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October 8, 2009

Todd Helton


Q. Jim just talked about how your character plays as much, if not a bigger role, in the type of player that you are and the effect you have on this team. Is that something that's just always been engrained in you, the going in with the same face, the attitude that you've had, or is that something you've had to work at?
TODD HELTON: That's a tough question. I mean, I am who I am. I go out and play like I was taught as a kid. My dad is a hard worker, didn't come from much, but he put in a hard day's work. That's what I do. I mean, there's no secret to it.

Q. You guys as a club, resiliency has been maybe the best thing about you guys this year. Can you just talk a little bit about that and how that plays into the situation you're in now?
TODD HELTON: Well, I mean, we've been down and out before. A quarter way through the season, everybody thought that -- kicked us to the curb and thought we were done. But nobody in that locker room ever thought that. We always knew that we had the talent. It's a long season. We knew we had a chance to turn it around. And we did that.
Five-game series, we'd better turn it around in a hurry because we're going to be still seeing some very good pitching. We've got our work cut out for us in that regard. But nobody in that locker room thinks anything after one game.

Q. Is the plan against Hamels pretty much the same as against Cliff Lee yesterday? Obviously you want to execute a little better.
TODD HELTON: Whatever our plan was against Lee, it didn't work out too well. We may want to change that up a little bit.
I think honestly, we're just going to attack him, focus on all the things that we've done all year to get back to the playoffs, and that's just having good at-bats as a team, making the pitcher work. Obviously we didn't do that yesterday, but it happens. It's not going to happen every time out, because sometimes the opposing pitcher is going to beat you, and that's all right. That's the game. Beautiful thing is we get to go out today and get another crack at it.

Q. Could you talk about Troy Tulowitzki and what impresses you most about him as a teammate, as a player?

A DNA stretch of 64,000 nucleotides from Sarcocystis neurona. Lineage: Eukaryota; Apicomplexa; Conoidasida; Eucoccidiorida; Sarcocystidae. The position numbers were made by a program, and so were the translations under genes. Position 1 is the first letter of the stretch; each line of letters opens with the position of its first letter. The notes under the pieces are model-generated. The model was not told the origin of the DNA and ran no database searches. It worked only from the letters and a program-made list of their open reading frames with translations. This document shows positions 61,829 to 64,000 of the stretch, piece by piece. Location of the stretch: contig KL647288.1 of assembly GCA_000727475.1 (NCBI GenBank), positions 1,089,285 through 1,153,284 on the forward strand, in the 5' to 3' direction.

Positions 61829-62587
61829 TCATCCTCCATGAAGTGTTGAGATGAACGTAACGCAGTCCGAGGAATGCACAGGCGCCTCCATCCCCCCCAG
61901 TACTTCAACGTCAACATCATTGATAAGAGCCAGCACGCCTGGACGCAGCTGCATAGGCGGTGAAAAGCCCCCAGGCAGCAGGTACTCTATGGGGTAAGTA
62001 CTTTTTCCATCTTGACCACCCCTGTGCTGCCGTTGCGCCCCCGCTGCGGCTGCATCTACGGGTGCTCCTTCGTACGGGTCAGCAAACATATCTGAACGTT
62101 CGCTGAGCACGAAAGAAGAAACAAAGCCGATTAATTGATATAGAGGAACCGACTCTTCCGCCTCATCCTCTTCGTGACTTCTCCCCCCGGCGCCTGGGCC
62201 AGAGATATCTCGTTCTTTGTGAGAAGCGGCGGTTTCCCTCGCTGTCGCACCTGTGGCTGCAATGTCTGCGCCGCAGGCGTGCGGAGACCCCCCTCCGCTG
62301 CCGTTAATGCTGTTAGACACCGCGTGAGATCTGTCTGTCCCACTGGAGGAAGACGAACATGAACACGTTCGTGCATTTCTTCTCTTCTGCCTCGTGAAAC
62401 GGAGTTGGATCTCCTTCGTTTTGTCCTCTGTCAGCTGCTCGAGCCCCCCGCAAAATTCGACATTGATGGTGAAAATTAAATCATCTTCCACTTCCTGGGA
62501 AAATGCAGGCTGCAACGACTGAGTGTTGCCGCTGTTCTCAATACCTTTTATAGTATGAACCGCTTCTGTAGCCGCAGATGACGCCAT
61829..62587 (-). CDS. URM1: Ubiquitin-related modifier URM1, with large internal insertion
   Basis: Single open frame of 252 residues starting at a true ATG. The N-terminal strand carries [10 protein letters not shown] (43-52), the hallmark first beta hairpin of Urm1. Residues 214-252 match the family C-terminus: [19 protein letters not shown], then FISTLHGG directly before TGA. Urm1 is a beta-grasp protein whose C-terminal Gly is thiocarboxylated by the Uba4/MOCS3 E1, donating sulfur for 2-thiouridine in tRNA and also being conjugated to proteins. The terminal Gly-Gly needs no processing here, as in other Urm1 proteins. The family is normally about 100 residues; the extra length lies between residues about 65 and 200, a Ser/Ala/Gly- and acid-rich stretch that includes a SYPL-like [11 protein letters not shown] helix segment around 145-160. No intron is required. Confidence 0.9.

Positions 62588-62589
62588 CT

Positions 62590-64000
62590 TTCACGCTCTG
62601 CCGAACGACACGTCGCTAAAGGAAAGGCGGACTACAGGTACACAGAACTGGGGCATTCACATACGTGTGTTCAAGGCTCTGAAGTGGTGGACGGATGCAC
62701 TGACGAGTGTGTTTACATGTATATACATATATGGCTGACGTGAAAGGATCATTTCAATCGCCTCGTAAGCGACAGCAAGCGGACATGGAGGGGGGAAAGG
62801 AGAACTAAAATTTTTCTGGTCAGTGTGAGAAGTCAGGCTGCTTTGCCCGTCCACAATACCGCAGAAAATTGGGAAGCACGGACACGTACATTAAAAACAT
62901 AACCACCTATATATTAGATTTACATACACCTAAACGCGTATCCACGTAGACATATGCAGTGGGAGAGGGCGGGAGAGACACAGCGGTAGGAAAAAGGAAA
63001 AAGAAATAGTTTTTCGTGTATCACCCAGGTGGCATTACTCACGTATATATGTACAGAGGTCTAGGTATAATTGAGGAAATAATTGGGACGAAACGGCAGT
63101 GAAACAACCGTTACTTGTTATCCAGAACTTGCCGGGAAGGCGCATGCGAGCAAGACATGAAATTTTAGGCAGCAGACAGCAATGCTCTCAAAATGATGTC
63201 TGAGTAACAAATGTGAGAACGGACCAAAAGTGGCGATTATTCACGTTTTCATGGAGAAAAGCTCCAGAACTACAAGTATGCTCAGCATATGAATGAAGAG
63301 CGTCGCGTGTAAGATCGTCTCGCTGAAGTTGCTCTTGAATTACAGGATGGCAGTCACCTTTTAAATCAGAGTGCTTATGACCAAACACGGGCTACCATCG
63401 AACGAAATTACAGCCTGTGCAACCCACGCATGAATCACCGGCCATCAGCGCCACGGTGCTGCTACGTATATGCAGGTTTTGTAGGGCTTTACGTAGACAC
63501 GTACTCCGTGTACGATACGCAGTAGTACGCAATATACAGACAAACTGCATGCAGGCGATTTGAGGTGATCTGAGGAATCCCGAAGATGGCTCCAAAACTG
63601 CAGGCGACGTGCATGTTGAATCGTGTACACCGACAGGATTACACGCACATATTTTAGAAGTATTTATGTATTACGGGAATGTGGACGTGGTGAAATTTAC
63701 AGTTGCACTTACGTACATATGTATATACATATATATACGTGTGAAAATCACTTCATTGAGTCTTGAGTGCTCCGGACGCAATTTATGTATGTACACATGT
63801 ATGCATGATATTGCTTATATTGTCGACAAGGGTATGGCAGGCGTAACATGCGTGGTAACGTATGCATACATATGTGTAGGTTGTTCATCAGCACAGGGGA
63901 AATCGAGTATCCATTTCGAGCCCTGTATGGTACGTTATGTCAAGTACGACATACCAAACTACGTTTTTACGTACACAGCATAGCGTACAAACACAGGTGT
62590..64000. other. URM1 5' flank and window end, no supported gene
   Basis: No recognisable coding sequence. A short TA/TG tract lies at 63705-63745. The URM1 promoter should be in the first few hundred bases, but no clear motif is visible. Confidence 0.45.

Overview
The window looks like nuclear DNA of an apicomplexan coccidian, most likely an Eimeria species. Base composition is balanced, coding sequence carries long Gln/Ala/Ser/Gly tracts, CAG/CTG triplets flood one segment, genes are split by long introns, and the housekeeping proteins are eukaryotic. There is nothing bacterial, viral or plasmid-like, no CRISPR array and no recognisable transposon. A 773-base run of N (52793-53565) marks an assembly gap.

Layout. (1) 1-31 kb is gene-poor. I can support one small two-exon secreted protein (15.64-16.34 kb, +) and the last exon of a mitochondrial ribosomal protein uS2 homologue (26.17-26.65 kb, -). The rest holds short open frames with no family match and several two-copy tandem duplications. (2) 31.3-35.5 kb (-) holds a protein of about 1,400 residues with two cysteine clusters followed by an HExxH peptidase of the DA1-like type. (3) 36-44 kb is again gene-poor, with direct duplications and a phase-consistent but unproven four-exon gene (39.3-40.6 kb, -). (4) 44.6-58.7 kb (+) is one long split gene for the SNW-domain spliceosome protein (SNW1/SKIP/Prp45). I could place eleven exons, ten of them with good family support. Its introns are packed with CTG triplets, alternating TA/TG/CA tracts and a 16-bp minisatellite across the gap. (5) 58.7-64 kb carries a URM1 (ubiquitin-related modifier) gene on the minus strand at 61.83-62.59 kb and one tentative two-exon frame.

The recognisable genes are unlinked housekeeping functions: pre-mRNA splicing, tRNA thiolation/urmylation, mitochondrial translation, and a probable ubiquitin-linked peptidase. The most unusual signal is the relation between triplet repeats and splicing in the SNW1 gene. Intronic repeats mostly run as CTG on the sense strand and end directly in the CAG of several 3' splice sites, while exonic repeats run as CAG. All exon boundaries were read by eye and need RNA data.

TODD HELTON: There's a lot to talk about there. He is definitely the most underrated shortstop. I don't know if it's where he plays or what, as far as Colorado, but the guy makes every routine play. He makes spectacular plays.
Defensively there's no comparison to him. I know you all like Jimmy Rollins over here, and he's a good player, he's a great player, obviously. But Tulo is very special. He's got a cannon for an arm. Shows up, ready to play every day. He's a really good teammate. To me that's the best thing that can be said about you as a baseball player is to be a good teammate. He is that.

Q. How important and even in a way surprising maybe is the success that Jason Hammel had from when you guys picked him up on the last day of spring training to get to this point?
TODD HELTON: As players we didn't know what we were getting whatsoever, him being in the American League. But he's a competitor. He's got really good stuff. He doesn't walk many guys, and he's very consistent. Usually you know what you're going to get with him. He's going to throw strikes, and as an everyday player he's very easy to play behind because you know he's going to give you a good effort every time out.

Q. You mentioned that maybe Troy was underrated because of playing in Colorado. For you having put up some of the best numbers in the last decade, did you ever think about or have a desire to be in a bigger market where maybe everything you've done would be noticed?

Q. The media makes a very big deal with crowds and people in attendance and noise. Is that our creation, or does it matter to a player in an environment that's loud and sometimes nasty? Does it trickle down to what's actually happening on the field?
TODD HELTON: I mean, sometimes, yeah, I think it can. It kind of builds momentum. When things get going, the crowd gets into it, I know it really helps us at home when the crowd is into it and they're going crazy. You're coming up to bat and you know it's a big situation. Being on the road, I wouldn't say that it's a nasty crowd or anything like that. I mean, they're so loud you can't even hear the individual people yelling at you, which is usually the worst things that can be heard out there. But the crowd was great yesterday. It was fun to see them into the game. It's playoff baseball. I don't know if I answered your question.

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